Aaron Yap watches the new Scandi-crime drama Midnight Sun and finds it gross yet engrossing.
Midnight Sun is as slick, engrossing and assured a cop procedural as I’ve seen since the dawn of the Nordic Noir boom. Its top-flight craft shouldn’t come as a surprise, given the creative force behind the show is the writing/directing duo of Måns Mårlind and Björn Stein, creators of Scandi-crime favourite The Bridge.
This eight-part series is arguably more ambitious than anything they’ve done thus far. Not content with simply rehashing buddy-cop formulas and serial killer tropes, the show also revolves around a socially conscious narrative that casts a fresh, if broad, spotlight on the rarely dramatised plight of Scandinavia’s native Sami people.
If you need a quick point of comparison, Midnight Sun’s closest cousin might be Fortitude, with its enthralling melange of multi-lingual speaking parts, icy, remote locations, bizarre murders and indigenous mysticism.
Things get off to a wild, shocking start with what is, at least to these eyes, the most elaborately gruesome TV death in recent memory. It’s a killer of an opening shot. We first see a close-up of a man’s dazed face (Denis Lavant). The camera slowly pulls back, revealing that he’s strapped down to the rotor blade of a helicopter that’s begun revving up. The blades spin faster and faster, until well, the only possible outcome is a painterly red smear across the screen, glimpsed from a bird’s eye view. Scarily Saw-level stuff, folks.
Mårlind and Stein never quite top the inventive grisliness of this sequence, but neither do they skimp on serving up an array of perplexing, symbol-laden deaths. Spearings, poisonings, human flayings, wolf maulings — there’s certainly enough going on to baffle the show’s True Detectives, Swedish prosecutor Anders Harnesk (Gustaf Hammarsten), and French homicide investigator, Kahina Zadi (Leïla Bekhti). As the convoluted mystery thickens, a web of conspiracy emerges, one directly tied to the close-knit community of its setting Kiruna, a small Arctic mining town where the sun doesn’t set for six months a year.
Both Anders and Kahina get equally ample room to explore their inner lives beyond the job at hand. The lanky, slightly dopey Anders isn’t your typical tough-as-shit protagonist. He’s divorced. His teenage daughter thinks he’s a bit of a joke. We sense that his peers don’t respect him. His Sami ancestry also comes into play, forcing him to reconcile his cultural identity with the relentless demands of the investigation.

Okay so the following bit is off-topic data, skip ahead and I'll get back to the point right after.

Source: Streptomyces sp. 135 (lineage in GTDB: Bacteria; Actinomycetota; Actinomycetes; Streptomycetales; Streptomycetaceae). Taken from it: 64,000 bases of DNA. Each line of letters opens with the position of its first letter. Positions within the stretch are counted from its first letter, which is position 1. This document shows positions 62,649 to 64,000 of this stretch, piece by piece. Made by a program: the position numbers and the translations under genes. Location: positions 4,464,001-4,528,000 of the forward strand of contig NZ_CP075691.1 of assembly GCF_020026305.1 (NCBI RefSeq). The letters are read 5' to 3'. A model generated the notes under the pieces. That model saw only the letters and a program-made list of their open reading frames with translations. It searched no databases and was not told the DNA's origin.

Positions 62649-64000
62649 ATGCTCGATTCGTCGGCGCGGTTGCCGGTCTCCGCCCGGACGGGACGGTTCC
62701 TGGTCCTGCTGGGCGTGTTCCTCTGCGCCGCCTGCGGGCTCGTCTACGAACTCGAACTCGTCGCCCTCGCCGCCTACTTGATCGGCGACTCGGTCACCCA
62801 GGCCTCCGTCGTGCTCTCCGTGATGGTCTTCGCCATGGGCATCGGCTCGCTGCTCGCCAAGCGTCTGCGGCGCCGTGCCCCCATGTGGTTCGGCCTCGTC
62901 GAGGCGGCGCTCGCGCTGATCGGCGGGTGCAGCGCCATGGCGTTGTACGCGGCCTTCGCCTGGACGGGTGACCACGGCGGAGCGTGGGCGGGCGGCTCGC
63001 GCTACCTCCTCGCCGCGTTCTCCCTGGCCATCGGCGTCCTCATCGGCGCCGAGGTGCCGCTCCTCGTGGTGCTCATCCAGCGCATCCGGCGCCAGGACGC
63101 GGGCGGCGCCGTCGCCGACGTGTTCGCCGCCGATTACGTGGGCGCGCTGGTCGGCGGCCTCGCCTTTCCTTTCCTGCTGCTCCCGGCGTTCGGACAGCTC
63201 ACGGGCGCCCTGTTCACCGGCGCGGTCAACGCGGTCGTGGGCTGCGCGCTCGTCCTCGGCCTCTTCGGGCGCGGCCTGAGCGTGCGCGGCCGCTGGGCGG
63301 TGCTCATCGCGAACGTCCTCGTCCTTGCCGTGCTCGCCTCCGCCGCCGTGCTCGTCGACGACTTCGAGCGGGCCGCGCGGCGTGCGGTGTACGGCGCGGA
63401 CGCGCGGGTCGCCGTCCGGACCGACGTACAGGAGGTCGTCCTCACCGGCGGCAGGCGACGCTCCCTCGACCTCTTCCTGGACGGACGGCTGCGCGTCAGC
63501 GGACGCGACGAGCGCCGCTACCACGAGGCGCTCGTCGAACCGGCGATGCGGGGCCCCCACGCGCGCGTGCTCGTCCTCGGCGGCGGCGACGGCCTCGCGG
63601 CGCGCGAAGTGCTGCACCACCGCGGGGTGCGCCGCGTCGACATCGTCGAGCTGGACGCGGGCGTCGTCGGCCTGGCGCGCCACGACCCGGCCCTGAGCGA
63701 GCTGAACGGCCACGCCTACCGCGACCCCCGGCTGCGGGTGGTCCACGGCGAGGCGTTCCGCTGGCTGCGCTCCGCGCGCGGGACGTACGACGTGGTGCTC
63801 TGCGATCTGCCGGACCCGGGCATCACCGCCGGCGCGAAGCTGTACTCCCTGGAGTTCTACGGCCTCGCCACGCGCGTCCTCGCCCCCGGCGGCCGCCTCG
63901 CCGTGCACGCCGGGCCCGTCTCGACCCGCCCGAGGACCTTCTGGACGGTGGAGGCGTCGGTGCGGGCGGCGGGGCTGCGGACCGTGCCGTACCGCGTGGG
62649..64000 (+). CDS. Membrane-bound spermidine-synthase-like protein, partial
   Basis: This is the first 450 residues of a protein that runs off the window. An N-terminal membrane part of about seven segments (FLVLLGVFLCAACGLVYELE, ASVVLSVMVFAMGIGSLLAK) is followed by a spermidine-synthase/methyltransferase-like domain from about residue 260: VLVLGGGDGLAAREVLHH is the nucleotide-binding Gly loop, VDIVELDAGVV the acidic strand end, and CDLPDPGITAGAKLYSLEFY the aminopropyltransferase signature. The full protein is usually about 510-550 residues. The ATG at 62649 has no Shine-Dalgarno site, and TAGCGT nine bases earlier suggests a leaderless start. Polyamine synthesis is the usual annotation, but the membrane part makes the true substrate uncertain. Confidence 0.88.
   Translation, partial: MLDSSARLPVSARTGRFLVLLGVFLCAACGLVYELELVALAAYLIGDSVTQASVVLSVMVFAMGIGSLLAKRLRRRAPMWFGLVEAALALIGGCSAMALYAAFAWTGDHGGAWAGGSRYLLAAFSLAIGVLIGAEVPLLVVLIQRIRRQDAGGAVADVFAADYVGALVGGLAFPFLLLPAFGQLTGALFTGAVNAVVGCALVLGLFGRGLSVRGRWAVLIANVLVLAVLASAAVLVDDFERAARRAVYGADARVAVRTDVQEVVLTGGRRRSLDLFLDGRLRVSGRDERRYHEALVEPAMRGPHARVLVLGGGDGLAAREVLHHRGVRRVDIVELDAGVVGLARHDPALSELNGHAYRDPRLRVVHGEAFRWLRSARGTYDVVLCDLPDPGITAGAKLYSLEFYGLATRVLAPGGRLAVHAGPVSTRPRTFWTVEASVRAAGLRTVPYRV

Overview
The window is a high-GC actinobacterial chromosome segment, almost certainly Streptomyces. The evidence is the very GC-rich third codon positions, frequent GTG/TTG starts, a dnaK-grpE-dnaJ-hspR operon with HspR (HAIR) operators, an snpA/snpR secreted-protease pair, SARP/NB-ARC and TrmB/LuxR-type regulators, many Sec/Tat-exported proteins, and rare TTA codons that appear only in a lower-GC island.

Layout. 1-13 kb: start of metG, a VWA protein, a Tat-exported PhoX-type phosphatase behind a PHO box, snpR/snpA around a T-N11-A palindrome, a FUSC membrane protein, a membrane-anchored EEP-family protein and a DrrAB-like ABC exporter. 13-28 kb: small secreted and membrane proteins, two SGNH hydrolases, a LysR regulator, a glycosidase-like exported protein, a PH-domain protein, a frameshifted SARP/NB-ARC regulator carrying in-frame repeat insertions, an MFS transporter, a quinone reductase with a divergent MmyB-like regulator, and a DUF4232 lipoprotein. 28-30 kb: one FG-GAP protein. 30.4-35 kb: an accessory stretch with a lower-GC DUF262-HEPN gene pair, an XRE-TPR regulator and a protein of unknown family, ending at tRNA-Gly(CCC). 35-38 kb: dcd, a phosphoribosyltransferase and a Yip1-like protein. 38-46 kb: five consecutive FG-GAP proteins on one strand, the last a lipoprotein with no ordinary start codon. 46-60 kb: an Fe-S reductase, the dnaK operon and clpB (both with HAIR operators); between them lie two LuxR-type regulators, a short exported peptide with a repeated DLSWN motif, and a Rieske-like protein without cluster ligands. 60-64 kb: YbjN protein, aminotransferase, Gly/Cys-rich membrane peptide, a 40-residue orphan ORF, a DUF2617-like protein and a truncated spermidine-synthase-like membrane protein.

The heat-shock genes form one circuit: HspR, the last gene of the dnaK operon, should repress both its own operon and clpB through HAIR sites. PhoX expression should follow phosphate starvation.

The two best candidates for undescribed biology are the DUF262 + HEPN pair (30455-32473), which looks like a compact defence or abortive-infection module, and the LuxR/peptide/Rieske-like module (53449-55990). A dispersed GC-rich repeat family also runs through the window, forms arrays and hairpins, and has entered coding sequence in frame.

Kahina, on the other hand, is a bit more familiar. She comes from a long line of damaged-but-brilliant female detectives. Her psychological baggage (unresolved maternal issues, a disturbing tendency to self-harm) is heavier, darker, compounded by the alienation of being an outsider in a foreign environment. Paired together, they somehow work. I’d happily watch their strangely engaging dynamic for another season. “Bond and Quasimodo”, Anders quips.
It’s interesting to note that Midnight Sun, while initially reeling us in with a whodunnit, gradually evolves into a far more compelling why-dunnit. The history of the Samis looms large over the proceedings, inextricable from the case itself. We see a people disenfranchised, and that disenfranchisement manifesting itself in horrific, ritualistic blood vengeance. The show could be criticised for over-aestheticising Sami iconography in service of generating atmosphere, but it’s hard to deny the righteous anger bubbling beneath it all. The intentions feel genuine, and we get caught up in their impassioned call-to-arms as much as the pulpier aspects of the script.
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For the noir fan, Midnight Sun is especially striking for its inversion of the genre’s traditionally bleak, shadow-dappled textures. Recalling the 1997 Norwegian thriller Insomnia (and its American remake), it’s completely devoid of any nighttime scenes. There’s a dizzying, discombobulating power in excessive sunlight, and the show does a great job of harnessing it. Character emotions are intensified, perspectives challenged. In effect, it evokes a protracted waking nightmare where the more you’re able to see, the less lucid things appear to be.
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